Electronic Health Records

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School health information exchange off to slow start in PA

By Jennifer Bresnick

A comprehensive health information exchange (HIE) network for students in Pennsylvania’s Lehigh Valley, intended to provide a complete EHR for children connected to local hospitals, primary care providers, and school district health centers, has had some trouble getting off the ground.  The “virtual health village” project has run into privacy snags and low enrollment in the opt-in program, currently reaching only 12.5% of its intended 32,000 student audience.

The Children’s Care Alliance, a partnership that includes the Allentown and Bethlehem Area school districts as well as a number of prominent health systems, received $850,000 in grants from the Harry C. Trexler Trust and Kresge Foundation to start up the network, reports The Morning Call, and began work in 2011.

But the program has seen disappointing participation due, in part, to HIPAA and Family Educational Rights and Privacy Act (FERPA) regulations that restrict the sharing of data and make some parents nervous about who will see their children’s data.  While it was originally envisioned as an opt-out program, organizers soon switched to the opt-in model favored by many state HIEs for their patients, reducing privacy concerns but creating a struggle to get parents to agree to take part in the network.

“We’re just having difficulties getting the authorizations signed,” said Harry Lukens, chief information officer at Lehigh Valley Health Network.  “It’s going slower than we thought.  I thought we’d be halfway there, and we’re not even close to that.”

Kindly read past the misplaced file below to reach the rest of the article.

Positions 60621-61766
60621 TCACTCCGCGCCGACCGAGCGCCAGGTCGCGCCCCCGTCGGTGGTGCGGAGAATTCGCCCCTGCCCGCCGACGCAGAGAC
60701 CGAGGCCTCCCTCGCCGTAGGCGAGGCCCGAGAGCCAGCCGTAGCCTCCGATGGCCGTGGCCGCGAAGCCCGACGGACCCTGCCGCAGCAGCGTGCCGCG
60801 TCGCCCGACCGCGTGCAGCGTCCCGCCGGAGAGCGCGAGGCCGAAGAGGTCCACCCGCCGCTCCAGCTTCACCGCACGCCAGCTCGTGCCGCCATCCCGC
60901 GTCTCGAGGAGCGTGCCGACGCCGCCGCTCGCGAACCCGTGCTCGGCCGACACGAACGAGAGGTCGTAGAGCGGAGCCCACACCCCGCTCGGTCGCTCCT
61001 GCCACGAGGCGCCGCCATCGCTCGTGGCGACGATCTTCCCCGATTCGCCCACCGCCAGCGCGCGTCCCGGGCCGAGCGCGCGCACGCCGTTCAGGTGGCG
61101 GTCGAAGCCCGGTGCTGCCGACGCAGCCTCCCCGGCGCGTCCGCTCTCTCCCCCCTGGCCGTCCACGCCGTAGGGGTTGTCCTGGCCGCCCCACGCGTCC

Schools are relatively new members of the HIE community – so new that Lukens couldn’t find any examples of connected school districts when he reached out to HIE organizations for tips.  While some students use the school’s nurse for first-line primary care, coordination with other providers is severely lacking.  In Delaware, Nemours Children’s Health System is also pioneering connectivity with school nurses, writes Donna Mazyck, Executive Director of the National Association of School Nurses on Health IT Buzz, using hospital alerts to help school-based providers meet the needs of pediatric patients where they spend most of their day.

“School nurses provide care coordination for students by linking primary health-care providers, specialists, support services, and families,” Mazyck says. “School nurses practice with education and health professionals to meet student health needs.  When students transition from hospital to home and school and from dependent to independent management of their chronic disease, school nurses lead the way in coordination so that gaps in care are identified and filled.”

But success in Pennsylvania will depend on getting parents to understand the benefits of HIE and robust care coordination for their children.  School district officials hope to use the participating hospitals’ marketing savvy to introduce the idea to more parents at school functions, added Bethlehem Superintendent Joseph Roy.  “The hospitals have expertise in marketing,” he said. “My hope was that we could harness some of their expertise in getting the word out.”

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